Western civilization did not necessarily value tradition in general but Western tradition in particular, specifically the mores and institutions of the European peoples. Pre-Western, cosmological societies, as Meyer pictured them, were "tightly unified" in every way, socially, culturally, politically, economically. The cosmos and humanity were one, is and ought were the same, society and the individual were unified, state and society were coterminous. All people lived in an eternal nature, seamless, ever the same--in recurring cycles and with some conflict and change--but there was one dominating tradition that explained all reality as the one essential unity of being.

    This unity was broken historically in two places at approximately the same time, according to Meyer. Athens, while founded upon the same cosmological cultic norms was the first to come into contact with a large number of different traditions, as its trade reached the ends of the known world. With the new goods came new ideas, new values, new institutions, in short, new traditions, indeed hundreds of new societal constitutions that Aristotle was to catalogue. Different ways of looking at things inevitably brought questions about one's own values, which can create doubt about one's truths if there is some freedom to debate them, as there was in Athens. Socrates became the first philosopher by asking questions about his and other traditions, ultimately viewing all traditions as shadows rather than eternal verities. Reality was ideal and abstract in its substance, hidden behind the "concrete" facts and truths valued by the Athenian tradition.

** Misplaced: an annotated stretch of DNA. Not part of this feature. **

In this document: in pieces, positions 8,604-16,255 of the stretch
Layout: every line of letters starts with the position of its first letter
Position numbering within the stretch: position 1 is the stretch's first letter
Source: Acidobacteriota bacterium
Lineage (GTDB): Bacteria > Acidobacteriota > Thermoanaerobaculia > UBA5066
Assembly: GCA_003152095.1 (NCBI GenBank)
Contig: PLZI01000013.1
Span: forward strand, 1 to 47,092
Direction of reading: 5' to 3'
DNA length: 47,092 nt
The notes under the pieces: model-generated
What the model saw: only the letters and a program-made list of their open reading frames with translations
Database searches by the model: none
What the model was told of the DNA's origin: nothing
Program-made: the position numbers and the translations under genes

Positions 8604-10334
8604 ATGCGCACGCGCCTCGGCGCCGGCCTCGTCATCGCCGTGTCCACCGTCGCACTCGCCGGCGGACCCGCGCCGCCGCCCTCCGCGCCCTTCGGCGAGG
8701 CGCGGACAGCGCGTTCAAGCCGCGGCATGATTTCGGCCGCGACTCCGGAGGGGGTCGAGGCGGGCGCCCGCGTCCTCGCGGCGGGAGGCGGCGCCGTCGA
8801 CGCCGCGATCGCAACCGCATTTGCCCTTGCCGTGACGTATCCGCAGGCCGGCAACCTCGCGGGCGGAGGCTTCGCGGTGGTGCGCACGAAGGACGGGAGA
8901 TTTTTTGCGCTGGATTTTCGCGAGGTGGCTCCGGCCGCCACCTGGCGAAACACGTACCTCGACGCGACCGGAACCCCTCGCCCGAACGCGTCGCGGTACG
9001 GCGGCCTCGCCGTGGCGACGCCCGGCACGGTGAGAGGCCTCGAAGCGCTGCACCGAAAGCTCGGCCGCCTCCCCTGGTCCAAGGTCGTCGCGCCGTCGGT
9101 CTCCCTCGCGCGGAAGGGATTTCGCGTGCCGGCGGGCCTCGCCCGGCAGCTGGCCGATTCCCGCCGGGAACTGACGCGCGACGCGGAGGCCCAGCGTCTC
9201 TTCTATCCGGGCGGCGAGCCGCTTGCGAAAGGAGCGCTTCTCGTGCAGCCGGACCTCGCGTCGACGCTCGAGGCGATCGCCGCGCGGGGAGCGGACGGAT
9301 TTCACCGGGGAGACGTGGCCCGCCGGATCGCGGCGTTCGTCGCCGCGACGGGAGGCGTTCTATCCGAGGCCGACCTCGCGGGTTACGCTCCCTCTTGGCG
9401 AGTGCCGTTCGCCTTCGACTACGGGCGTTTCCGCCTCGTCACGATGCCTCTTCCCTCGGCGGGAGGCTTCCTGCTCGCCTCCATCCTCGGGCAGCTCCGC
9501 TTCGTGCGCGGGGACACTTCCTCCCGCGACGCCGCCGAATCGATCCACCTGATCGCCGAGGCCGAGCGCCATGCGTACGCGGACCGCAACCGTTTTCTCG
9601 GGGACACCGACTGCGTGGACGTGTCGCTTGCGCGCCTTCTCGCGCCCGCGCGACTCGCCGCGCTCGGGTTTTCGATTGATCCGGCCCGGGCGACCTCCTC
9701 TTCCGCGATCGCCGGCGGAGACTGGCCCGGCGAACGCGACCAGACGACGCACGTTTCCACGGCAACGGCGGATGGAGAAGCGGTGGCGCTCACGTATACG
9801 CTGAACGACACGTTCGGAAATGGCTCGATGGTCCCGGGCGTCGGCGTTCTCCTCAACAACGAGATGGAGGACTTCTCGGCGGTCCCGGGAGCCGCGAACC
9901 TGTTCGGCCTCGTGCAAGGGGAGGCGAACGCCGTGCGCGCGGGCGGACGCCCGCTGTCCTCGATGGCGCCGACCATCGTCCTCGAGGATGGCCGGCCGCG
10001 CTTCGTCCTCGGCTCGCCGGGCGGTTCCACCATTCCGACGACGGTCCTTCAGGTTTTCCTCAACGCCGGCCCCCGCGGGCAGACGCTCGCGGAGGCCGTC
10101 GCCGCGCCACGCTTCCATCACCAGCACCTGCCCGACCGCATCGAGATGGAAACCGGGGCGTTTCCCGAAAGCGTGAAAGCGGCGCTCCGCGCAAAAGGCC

In short, Socrates divided concrete and ideal, is and ought, tradition and real essence, moral freedom and social convention. His ideal Republic "scraped clean" the traditional conventions and had state arranged sexual relationships, sharing of spouses, children raised communally with parents unable to know their own, offspring educated to serve the just society, at least for those who mattered socially, and a philosopher king to rule the rest. How else could justice be achieved than by going to the root of the injustice that otherwise rules society? Parents who know their children, for example, give them special advantages that unjustly allow them to gain at the expense of other children with weaker or poorer parents. The just could the create the ideal society and end injustice. In the end, however, the traditional society won over the ideal one by killing Socrates, crushing Plato's coup and ending this threat to the unitary Athenian civilization.

    The traditional way also came under threat in a very different manner in another part of that old world. A man named Abram claimed that God had appeared to him directly and revealed a new way, one that questioned much of the dominant Mesopotamian civilization. This God was not the god of the dominant communities but was above all nations and dwelled apart from all. The earth was not eternal but created by Him in time and he was entering history to tell the re-named Abraham to teach that the one true God was dissatisfied with the way things were and demanded obedience to Him and Him only. Protection came from God not from the civilization's state authority. After his offspring Isaac and Jacob adopted this new covenant, which existed outside these states, they were led to Egypt, where God allowed Moses to defeat this archetypal cosmological civilization by bringing his people out from its slavery to the freedom of God's law. But, at the time of Samuel, Israel rejected God's immediate rule and demanded a king, which God gave them, but at the price of a new bondage and ultimately, defeat and dispersal at the hands of the same Romans who had also ended the Athenian experiment with an authority that challenged the all-powerful state.